Unfortunately –

    1: I need that piece of paper, what you call it i don’t care? as long as it doesn’t say the word MARRIAGE on it.
    Church, religion and government then become irrelevant- uniting two people is between two people, not two people and a government or two people and a church.

    2: I need to be acknowledged in a hospital as the legal guardian/Kin to my partner and vice versa if anything should happen. Don’t tackle me on this ether, i stood in the corridor of a well know Melbourne hospital for hours, due to the fact they didn’t acknowledge me as the immediate guardian/Kin to my partner- in 2012 & 13.

    3: I need to be secure, if one of us should pass, then family, church or government can not take what rightfully belongs to my partner.

    4: ALL CHILDREN no matter what relationship there in, need a male and female roll model on a regular bases in their lives while growing up, its hard at times but its fair… I’ve had one, I’ve been there.
    And don’t give me you get the same rights as De-facto- YOU DON’T and we’ve been together for 35yrs.
    Below are some of the things I’m fighting for.
    And one last thing- “you are not being forced to acknowledge a gay relationship as a marriage?” As a private citizen, you would be under no such obligation — at least not legally. You would be under no more obligation to acknowledge the marriage to two men or two women than you would be to acknowledge any other marriage — the marriage of a Catholic and a Jew, the marriage of a white woman and a black man, the marriage of an 60-year-old and an 18-year-old, or my own marriage for that matter. Think about it?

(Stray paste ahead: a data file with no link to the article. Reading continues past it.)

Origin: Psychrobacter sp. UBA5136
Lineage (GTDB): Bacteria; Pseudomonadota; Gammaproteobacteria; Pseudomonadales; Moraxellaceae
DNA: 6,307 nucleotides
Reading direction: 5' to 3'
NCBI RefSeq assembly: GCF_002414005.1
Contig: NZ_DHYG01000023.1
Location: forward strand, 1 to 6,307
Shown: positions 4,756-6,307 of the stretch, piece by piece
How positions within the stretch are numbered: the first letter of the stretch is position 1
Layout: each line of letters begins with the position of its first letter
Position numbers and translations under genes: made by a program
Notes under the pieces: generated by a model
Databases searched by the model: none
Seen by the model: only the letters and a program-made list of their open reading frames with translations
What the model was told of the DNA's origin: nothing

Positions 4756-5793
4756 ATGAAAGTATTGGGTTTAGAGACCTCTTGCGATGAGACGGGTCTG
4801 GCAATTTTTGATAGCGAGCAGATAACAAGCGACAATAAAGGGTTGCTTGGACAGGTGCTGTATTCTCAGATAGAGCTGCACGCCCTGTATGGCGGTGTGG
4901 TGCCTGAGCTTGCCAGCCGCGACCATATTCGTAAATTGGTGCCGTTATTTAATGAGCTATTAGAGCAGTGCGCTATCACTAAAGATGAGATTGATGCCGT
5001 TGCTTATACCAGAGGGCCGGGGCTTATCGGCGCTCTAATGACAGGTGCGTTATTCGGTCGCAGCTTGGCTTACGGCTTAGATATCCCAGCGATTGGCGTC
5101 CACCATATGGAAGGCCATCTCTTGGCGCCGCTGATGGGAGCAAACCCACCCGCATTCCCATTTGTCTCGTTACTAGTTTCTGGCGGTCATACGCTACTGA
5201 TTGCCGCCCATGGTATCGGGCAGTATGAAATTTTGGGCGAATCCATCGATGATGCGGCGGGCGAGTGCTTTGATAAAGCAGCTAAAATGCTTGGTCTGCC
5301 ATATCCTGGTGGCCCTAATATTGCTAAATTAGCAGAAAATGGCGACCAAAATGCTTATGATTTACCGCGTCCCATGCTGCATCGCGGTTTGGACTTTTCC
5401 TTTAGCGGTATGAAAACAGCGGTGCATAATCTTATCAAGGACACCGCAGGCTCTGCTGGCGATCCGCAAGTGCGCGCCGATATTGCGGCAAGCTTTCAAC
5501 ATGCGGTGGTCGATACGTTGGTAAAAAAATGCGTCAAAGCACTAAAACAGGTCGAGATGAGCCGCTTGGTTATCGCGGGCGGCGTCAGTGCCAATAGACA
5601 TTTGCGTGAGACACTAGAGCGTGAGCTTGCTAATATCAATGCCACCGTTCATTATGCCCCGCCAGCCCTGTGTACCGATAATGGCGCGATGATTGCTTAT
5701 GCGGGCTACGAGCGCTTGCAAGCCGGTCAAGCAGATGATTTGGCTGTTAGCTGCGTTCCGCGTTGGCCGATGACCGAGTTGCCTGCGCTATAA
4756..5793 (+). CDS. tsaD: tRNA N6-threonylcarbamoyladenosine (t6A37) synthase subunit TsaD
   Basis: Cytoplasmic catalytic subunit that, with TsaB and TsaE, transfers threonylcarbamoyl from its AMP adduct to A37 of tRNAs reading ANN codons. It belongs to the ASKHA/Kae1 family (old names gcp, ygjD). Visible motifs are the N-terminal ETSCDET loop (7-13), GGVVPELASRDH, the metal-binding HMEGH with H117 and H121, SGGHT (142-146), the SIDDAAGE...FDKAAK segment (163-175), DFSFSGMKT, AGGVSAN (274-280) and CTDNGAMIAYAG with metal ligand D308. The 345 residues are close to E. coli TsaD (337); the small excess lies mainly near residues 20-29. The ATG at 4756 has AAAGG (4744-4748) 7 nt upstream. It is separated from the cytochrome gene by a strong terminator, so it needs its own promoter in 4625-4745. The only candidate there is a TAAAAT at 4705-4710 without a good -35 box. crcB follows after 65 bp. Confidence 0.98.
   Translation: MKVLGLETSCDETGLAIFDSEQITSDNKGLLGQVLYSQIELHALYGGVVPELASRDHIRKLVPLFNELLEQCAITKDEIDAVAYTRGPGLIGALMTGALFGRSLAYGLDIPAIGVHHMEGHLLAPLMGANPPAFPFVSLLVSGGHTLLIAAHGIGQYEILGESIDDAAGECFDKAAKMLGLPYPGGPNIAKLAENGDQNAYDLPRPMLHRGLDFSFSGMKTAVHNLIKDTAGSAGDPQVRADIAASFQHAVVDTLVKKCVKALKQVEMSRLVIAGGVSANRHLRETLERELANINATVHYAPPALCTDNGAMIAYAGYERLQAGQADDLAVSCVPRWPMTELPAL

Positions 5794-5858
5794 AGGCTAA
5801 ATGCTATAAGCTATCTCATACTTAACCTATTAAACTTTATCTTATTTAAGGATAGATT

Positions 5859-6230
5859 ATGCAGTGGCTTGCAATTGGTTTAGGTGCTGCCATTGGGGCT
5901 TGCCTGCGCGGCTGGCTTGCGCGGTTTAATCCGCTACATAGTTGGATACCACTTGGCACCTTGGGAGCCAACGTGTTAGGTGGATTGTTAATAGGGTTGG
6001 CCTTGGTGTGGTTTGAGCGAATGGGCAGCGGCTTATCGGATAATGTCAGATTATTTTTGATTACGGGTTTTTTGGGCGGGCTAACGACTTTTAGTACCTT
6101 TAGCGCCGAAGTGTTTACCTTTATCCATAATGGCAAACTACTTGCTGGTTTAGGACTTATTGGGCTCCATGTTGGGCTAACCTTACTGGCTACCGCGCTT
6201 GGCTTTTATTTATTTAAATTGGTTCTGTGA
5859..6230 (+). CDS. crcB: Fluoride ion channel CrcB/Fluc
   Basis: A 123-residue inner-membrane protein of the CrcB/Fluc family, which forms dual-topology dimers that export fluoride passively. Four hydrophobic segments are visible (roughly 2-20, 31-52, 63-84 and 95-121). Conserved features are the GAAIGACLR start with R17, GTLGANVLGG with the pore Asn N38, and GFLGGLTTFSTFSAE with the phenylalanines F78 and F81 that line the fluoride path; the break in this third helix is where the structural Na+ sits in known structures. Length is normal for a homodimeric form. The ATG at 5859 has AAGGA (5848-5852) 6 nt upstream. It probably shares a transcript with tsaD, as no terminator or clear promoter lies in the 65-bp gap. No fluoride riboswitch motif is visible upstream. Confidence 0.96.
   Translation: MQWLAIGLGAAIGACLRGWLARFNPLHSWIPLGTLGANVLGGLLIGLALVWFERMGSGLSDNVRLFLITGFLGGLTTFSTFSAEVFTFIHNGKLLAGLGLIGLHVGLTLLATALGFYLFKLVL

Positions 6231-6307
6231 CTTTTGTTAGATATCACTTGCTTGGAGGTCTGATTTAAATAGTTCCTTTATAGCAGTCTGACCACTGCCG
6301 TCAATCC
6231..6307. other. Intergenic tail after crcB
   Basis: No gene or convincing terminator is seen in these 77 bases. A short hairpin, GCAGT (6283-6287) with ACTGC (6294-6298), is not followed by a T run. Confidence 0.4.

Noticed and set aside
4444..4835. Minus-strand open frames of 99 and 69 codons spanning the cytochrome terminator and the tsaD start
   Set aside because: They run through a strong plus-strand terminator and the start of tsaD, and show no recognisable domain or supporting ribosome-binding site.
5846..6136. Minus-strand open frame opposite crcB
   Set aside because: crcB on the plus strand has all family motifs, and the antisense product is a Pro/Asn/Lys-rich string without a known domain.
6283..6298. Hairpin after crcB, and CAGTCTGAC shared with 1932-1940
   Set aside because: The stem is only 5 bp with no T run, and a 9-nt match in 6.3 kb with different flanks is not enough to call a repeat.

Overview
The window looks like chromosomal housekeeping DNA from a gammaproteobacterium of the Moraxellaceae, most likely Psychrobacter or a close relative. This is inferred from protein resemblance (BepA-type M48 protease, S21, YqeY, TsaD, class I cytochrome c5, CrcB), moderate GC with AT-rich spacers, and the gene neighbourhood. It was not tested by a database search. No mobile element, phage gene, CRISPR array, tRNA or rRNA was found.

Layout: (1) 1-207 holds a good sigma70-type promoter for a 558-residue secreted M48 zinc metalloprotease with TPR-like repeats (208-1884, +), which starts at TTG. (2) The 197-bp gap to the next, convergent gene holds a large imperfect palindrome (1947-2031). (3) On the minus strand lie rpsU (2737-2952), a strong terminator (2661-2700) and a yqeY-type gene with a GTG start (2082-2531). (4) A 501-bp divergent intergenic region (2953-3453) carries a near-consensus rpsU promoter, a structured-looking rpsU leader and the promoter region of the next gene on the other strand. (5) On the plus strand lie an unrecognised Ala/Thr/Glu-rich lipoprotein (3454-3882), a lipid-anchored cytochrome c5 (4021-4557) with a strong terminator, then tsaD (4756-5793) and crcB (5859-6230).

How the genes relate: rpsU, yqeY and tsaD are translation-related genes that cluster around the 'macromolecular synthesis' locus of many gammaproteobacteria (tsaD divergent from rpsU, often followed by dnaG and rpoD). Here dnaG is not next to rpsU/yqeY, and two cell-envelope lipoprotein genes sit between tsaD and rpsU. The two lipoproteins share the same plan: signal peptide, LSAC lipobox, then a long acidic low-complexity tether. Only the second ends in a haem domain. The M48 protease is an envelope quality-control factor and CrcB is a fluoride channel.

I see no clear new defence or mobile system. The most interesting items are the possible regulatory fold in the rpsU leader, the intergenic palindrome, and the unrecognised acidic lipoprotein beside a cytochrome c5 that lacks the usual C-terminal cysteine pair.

Automatic inheritance.

    Divorce protections.
    Employment equality.
    Immigration law.
    Retirement plans.
    Right to a fair trial.
    Social security benefits.
    Legal protection from discrimination based on sexuality.
    Health insurance continuation of health coverage.
    Medical decision-making power on behalf of a spouse.
    Right to medical coverage and safe access to care.
    Access to equal education.
    Access to family insurance policies.
    Domestic violence protections.
    and so on- the same rights as every other person,
    the right to form a family & be safe.